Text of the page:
Novel manufacture of solid-state energy storage devices

Lead Research Organisation: University of Oxford
Department Name: Materials

Abstract

To reduce climate change and local pollution the combustion engine must be replaced by an electric drivetrain supplied by safe, high energy density, high power density, and long-life rechargeable batteries. The solid-state battery (SSB) uses inflammable solid-electrolytes that are inherently safe, and Li-metal anodes and high voltage cathodes that are inapplicable in conventional liquid electrolytes for high energy density. However, SSB manufacturing is immature and unsatisfactory, with its problems including: (i) vapour processing for the anode that is uneconomic, (ii) traditional casting for the cathode that does not transfer to SSBs, (iii) uncertainty how to manufacture interfaces between the materials used in a SSB cell that can withstand the expansion/contraction during battery charge/discharge; and (iv) multiple, time consuming assembly steps.

New ideas for manufacturing solid state Li ion batteries will be investigated using additive manufacture and 3D printing to produce improvements in one or more of energy density, power density, cycle life, and reduced cost of SSBs.

Objectives/Aims
1. To explore the possible benefits of additive manufacture for the efficient, reduced step manufacture of SSBs.
2. To develop a flexible, generic layer-by-layer manufacturing approach for SSBs that allows micron-scale control of microstructure, including the local electrolyte, conductivity and binder fraction.
3. To investigate the relationship between SSB through-thickness design, manufacture and performance using 3D sectioning and reconstruction techniques and electrochemical testing, and to quantify any benefits in terms of best-in-class industrial manufacturing approaches.

What questions will addressed
What beneficial role can additive manufacture have for the production of assembly-free SSBs; which properties can be enhanced by through-thickness control and which properties are degraded compared with current best-in-class SSBs; do additive manufacture SSBs provide a different balance of properties across requirements that opens up new niche or mass market opportunities.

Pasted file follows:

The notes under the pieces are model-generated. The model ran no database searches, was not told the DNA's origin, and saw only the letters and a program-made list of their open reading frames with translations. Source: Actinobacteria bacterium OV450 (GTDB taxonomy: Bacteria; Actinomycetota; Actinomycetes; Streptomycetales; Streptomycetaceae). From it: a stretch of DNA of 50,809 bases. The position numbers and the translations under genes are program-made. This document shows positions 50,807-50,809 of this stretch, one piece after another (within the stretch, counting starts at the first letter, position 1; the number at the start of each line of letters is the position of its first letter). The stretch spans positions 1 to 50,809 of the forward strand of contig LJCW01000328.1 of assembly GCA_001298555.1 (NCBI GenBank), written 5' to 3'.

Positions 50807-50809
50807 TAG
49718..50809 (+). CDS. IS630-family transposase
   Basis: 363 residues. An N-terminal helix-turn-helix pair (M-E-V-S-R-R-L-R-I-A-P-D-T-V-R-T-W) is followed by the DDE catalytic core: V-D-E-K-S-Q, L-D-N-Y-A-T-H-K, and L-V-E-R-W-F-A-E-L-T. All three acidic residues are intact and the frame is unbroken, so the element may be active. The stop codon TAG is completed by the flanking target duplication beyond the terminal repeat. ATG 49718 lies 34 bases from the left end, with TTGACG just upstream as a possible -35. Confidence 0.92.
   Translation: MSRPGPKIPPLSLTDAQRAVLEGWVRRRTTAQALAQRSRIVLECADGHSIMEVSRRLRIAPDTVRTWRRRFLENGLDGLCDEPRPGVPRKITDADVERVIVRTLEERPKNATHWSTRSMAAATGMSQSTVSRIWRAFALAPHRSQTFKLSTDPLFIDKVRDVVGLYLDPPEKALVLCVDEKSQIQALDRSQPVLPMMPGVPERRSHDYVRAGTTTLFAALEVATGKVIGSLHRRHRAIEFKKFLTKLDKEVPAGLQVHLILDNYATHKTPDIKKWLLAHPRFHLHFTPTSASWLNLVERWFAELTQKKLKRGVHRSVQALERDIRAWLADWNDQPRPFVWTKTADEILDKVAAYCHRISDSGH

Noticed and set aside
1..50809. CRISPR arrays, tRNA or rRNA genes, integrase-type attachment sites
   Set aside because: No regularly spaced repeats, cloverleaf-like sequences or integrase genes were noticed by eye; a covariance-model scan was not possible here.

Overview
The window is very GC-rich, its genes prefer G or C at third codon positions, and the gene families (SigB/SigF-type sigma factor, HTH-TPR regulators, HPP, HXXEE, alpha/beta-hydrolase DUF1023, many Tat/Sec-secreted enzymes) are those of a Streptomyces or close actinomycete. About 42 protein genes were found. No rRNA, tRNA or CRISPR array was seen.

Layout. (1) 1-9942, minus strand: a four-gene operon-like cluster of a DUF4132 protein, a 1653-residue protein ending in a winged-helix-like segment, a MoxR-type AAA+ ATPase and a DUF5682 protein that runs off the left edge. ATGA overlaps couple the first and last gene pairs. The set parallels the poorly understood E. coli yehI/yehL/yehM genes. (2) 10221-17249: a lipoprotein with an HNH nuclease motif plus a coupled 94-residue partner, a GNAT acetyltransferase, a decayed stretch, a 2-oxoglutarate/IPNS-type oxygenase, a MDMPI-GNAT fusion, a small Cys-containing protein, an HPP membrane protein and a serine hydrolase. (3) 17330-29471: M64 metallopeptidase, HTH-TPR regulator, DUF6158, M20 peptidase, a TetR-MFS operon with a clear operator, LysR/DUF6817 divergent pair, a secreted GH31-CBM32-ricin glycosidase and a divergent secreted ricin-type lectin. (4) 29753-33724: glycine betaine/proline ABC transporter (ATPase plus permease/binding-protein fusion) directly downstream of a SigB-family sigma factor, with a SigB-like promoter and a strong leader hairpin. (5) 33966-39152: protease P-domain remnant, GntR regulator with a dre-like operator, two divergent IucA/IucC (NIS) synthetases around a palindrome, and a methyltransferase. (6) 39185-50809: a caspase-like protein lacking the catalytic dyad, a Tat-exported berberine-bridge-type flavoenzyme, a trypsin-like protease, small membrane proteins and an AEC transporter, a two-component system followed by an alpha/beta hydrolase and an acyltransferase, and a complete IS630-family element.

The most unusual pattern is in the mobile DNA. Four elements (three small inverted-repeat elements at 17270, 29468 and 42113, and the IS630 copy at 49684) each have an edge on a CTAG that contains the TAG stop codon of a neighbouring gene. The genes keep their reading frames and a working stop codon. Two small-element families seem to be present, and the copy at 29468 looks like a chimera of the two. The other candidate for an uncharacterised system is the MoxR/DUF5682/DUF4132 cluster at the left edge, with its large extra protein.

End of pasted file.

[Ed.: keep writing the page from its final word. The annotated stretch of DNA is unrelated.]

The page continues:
Novelty of the research methodology
The principal novelty is the use of an in-house, patented layer-by-layer additive manufacturing approach for electrochemical electrodes and cells that allows micron-scale microstructural control. This approach allows fast iteration of microstructural design, make and test cycles. Numerical modelling will be used to guide the design process.

Impact and application
Successful development of the layer-by-layer process and SSBs will generate intellectual property and patent applications followed by publications in high impact peer reviewed journals. The work is closely aligned with Faraday Institution programme of solid state batteries (SOLBAT) and good industrial links offer a credible pathway to impact of research findings in electric vehicles and grid storage.

This project falls within the EPSRC Energy and Manufacturing the Future research areas.

Publications

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Studentship Projects

Project Reference Relationship Related To Start End Student Name
EP/R513295/1 01/10/2018 30/09/2023
2114657 Studentship EP/R513295/1 01/10/2018 31/03/2022 Christopher Doerrer